I like that during the apprenticeship you get an understanding of the whole company operation by doing 6 month rotations, you know how different departments work, and how the whole business works. You also get an appreciation of other people’s jobs. The day release at college is also great; it definitely gave me more confidence in the workshop.

Getting an A in my exam, and then being accepted to do my HND, which I started in August, have been my proudest moments. I’ve also always had really good appraisals from departments I’ve worked in. It’s nice knowing that departments are happy to have me back.

Being a female in the workshop, especially having moved into the workshop from admin, I felt I had to prove myself. I think it makes some girls better apprentices, and better workers. You’re one of the lads in the workshop. It depends how you conduct yourself, if you speak to them like your friends, you’re not treated any different. It’s the same as any workplace, if you were in an office with guys, you’d probably get the same banter. I don’t see it as being any different to any other job.

While I’m young I’d like to be in a position that I’m always working with my hands, in the workshop. In the future I’d like to be in the situation that if I was needed offshore, I could go, and I’d be very comfortable to do so. I would really like to be doing a job that I know well, and I’m respected for too.”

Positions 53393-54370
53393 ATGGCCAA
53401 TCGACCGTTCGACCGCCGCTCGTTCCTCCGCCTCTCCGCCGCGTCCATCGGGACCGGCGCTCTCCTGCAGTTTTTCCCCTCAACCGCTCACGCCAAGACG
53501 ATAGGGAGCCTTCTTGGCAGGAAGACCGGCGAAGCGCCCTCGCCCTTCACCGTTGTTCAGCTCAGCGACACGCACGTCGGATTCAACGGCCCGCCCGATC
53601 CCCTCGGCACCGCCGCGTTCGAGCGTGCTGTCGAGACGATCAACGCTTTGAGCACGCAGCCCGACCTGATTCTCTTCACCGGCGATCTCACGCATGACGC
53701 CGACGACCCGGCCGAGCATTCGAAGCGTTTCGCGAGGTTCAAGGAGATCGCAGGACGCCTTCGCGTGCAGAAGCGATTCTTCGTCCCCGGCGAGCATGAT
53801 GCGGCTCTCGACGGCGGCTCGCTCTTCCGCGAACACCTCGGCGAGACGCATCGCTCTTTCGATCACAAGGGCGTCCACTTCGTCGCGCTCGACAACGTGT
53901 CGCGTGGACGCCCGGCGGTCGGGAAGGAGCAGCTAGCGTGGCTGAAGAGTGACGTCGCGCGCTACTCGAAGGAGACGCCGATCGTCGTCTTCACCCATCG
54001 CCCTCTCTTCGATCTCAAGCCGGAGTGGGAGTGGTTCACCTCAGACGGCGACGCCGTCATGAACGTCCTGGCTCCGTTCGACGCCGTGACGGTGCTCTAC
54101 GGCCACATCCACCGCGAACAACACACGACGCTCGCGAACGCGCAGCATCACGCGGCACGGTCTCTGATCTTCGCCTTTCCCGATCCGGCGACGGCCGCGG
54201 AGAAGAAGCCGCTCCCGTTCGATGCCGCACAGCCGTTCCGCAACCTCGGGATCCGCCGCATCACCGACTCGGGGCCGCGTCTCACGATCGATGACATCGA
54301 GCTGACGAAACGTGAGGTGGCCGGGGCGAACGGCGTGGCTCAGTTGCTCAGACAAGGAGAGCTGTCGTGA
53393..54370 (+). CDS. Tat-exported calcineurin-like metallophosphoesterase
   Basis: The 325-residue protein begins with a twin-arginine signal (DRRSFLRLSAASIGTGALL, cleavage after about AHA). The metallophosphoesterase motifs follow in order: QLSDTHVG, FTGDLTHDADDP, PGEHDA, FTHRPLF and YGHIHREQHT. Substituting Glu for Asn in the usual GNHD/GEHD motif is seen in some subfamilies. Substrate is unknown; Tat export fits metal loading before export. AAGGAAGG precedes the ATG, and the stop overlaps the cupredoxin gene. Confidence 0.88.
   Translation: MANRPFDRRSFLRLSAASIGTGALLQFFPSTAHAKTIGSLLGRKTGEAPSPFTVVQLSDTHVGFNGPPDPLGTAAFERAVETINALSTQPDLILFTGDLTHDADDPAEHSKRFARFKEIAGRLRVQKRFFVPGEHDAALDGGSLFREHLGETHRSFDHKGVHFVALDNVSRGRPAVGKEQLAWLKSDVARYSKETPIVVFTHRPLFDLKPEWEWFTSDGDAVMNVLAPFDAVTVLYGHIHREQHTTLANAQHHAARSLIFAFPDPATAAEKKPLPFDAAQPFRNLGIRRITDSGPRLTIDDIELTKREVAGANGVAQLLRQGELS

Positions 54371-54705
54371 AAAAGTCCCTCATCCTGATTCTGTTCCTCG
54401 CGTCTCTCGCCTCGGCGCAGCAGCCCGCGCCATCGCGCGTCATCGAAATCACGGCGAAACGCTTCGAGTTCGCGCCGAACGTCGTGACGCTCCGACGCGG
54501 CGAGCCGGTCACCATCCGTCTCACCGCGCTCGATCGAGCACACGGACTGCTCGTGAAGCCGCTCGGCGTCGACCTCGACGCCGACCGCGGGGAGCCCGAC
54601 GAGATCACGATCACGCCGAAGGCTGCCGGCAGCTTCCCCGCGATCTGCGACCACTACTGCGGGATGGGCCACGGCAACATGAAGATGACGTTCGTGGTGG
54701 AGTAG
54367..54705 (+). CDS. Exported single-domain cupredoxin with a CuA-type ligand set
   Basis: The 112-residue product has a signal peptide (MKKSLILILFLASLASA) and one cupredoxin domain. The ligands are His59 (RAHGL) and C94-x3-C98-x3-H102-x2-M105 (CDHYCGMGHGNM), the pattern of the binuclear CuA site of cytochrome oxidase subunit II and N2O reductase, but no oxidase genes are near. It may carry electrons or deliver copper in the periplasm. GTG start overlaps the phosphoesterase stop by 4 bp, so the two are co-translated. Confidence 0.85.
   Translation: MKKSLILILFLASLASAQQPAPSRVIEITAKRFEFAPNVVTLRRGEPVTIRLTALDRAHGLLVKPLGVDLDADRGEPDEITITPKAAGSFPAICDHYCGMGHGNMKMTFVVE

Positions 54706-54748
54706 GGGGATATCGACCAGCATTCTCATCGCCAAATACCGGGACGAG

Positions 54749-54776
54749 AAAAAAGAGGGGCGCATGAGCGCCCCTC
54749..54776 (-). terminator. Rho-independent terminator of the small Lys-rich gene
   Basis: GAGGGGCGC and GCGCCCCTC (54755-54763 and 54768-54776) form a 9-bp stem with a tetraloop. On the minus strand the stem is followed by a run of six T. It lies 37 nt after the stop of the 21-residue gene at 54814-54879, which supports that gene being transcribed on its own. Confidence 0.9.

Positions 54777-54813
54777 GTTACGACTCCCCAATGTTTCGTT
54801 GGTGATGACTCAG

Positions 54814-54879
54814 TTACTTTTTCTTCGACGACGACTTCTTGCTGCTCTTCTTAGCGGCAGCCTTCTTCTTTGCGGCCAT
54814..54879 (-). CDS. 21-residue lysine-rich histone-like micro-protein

Advice for female Engineering Technician Apprentices – “Don’t be scared to give engineering a go. It’s like going into any job after finishing school. You’re going to be nervous and wary about what’s going to happen. But it shouldn’t be any different than going into any other job.”

21 year old Morgen, from Ellon, is in the 5th year of her apprenticeship based in the Aeroderivative Accessories department: “I became interested in engineering because my dad used to work in a similar industry, so I’ve always been interested since a young age.

When I finished school I didn’t want to carry on with education. My grades at school weren’t great, so going through university would have been an incredibly long process. An apprenticeship was definitely the right choice for me. In my interview I was asked if I’d want to work with valves or turbines, and I always thought the turbines seemed a lot more interesting, and a lot more challenging.

I found college difficult, but despite this, I worked hard in my HNC and I was delighted to get an A in my exam, that’s something I’ll always be proud of.

I love working in Aero Accessories, because whilst it’s very busy, there are only a couple of different products in the department I work in, and this gives you the opportunity to learn those specific products really well. I would rather be really knowledgeable in 2 or 3 products, than have an OK knowledge of 20.

Being a female apprentice, I don’t think it’s any different to being male. We just get treated the same, and I like it that way.

Although I enjoyed my time at college, I don’t plan on continuing my studies after my HNC. Because you don’t have to have a HND or a degree to progress in Score, I plan on working hard and concentrating on my workshop skills and knowledge. Moving up the ranks within my current department is my goal.

However, I couldn’t see myself becoming a team leader, as a lot of their work is office based. I’d rather be in the workshop than working in an office, doing that just doesn’t appeal to me at the moment. I really enjoy my current role and would recommend it to any girl as a future career.”

Advice for female Engineering Technician Apprentices – “If it’s what you want to do, do it. I love my job, and it was the best decision I could have made, so go for it.”